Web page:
Women for Mitt Gather in Ashburn
At Tuesday event, wives of Republican leaders call on GOP women to change dynamic in swing state of Virginia
The wives of several Republican leaders gathered at El Sol Azteca in Ashburn Tuesday to rally women for Mitt, one in a series events aimed at getting out a group of voters expected to have a significant impact in this fall’s general election, when presumed GOP nominee Mitt Romney faces President Barack Obama.
Teiro Cuccinelli, wife of Virginia Attorney General Ken Cuccinelli, said at the "Women for Mitt" event that Republican women were better equipped to make a decision about the nation’s future leader.
“Women will play a key role in this year’s election,” Cuccinelli said to the crowd. “I think Republican women are more intelligent, more talented and lord knows you’re more beautiful than the other side.”
Jean Ann Bolling, wife of Lt. Gov. Bill Bolling, said Romney has a history of choosing successful women to work with him in government.
“We need to get our message out and convince women to vote for Mitt Romney,” she said.
Virginia’s legislation requiring women seeking abortions to first obtain ultrasounds—which would have required a more invasive procedure in certain cases before under the initial proposal—and the unsuccessful personhood bill brought the state to center stage on national news shows, both real and satirical, on the subject of women’s rights.
Some political pundits have suggested the General Assembly legislation would push women to vote against Romney, who opposes abortion rights. Bolling urged attendees Tuesday to show Democrats that Virginia women were not in their pockets.
“Our challenge is to change that dynamic here in Virginia,” she said.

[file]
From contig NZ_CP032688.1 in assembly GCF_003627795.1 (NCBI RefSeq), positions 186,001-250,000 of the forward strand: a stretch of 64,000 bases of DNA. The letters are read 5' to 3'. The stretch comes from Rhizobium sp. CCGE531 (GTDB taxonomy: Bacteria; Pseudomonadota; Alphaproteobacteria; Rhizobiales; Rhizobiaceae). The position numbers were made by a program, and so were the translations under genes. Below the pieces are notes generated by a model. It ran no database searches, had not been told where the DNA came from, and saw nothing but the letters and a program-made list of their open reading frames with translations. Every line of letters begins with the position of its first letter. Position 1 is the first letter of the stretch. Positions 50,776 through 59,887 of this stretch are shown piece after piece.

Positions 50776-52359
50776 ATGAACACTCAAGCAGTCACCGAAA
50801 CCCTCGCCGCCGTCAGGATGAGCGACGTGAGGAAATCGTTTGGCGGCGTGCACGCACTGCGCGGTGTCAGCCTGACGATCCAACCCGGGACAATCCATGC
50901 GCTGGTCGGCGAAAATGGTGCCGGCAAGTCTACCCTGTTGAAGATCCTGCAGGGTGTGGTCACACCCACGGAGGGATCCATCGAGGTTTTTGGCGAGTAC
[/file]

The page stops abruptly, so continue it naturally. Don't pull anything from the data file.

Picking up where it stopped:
Beth Myers, who ran Romney’s 2008 presidential campaign and is heading up the candidate’s search for a running mate, would not say much about the progress of her current duties, but weighed in on Romney’s respect for women. Myers also served as Romney’s chief of staff when he served as governor of Massachusetts, where in 2004 the state was recognized for having women serve in a majority of top positions.
“That was an enormous accomplishment. It didn’t happen by accident,” Myers said. “One of the first things he did was tell me to go out and find qualified women: ‘I like to have women working on my staff.’”
As for the vice president search, Myers said, “I can’t tell you who we’re looking at,” but added that the GOP has a “deep bench, including your governor,” referring to Bob McDonnell.
She carefully did not say whether McDonnell was among those under consideration, but his name has come up often as Virginia is discussed as a swing state in this year’s election.
Virginia voters chose Obama in 2008, the first Democratic president the state has selected in decades.
“Virginia is the swingiest of swing states,” Myers said.
Myers also accused Obama of flat out lying on the campaign trail, without offering specifics.
“Barack Obama can’t run on his record, so he’s running a negative campaign,” she said, suggesting it’s been more negative than anticipated. “We didn’t think the president would lie about Mitt as he has.”
Despite the money spent by Obama, she said, little headway has been made.
Susan Allen, wife of GOP candidate for U.S. Senate George Allen, said she believes most people will ultimately ignore the negative ads.
“People are going to tune out all the malarkey that’s flying on TV,” she said.
She then turned to a comment made by Obama in which he said small business owners didn’t build their businesses on their own. Much has been made about what Obama meant by the statement, but Myers thinks it was a moment of honesty that she said political candidates rarely show when campaigning.
“I think sometimes on the road candidates slip up and say what they think,” she said. “He said what he meant.”
George Allen’s name came up a bit more than U.S. Rep. Frank Wolf, who is running for reelection this year, but both were mentioned as keys to Republicans taking both houses of Congress along with the White House.
A lack of jobs and new small businesses were among the primary attacks on Obama, though Women for Mitt praised the business where the stood, which just recently opened, providing many new jobs in Ashburn.
The speakers called on attendees to take stickers and yard signs, to volunteer to make phone calls and to go door to door to urge people in Loudoun to vote for Romney, Allen and Wolf.
“What will count in this election is what you all say to your neighbors,” Susan Allen told the crowd, suggesting that they each talk to five people and write four letters to the editor or four emails to friends. “Any little thing you contribute to this campaign means a big thing.”
Del. Barbara Comstock (R-34) headed the event, introducing all the speakers and calling on those in the room to “spread the word and get involved.”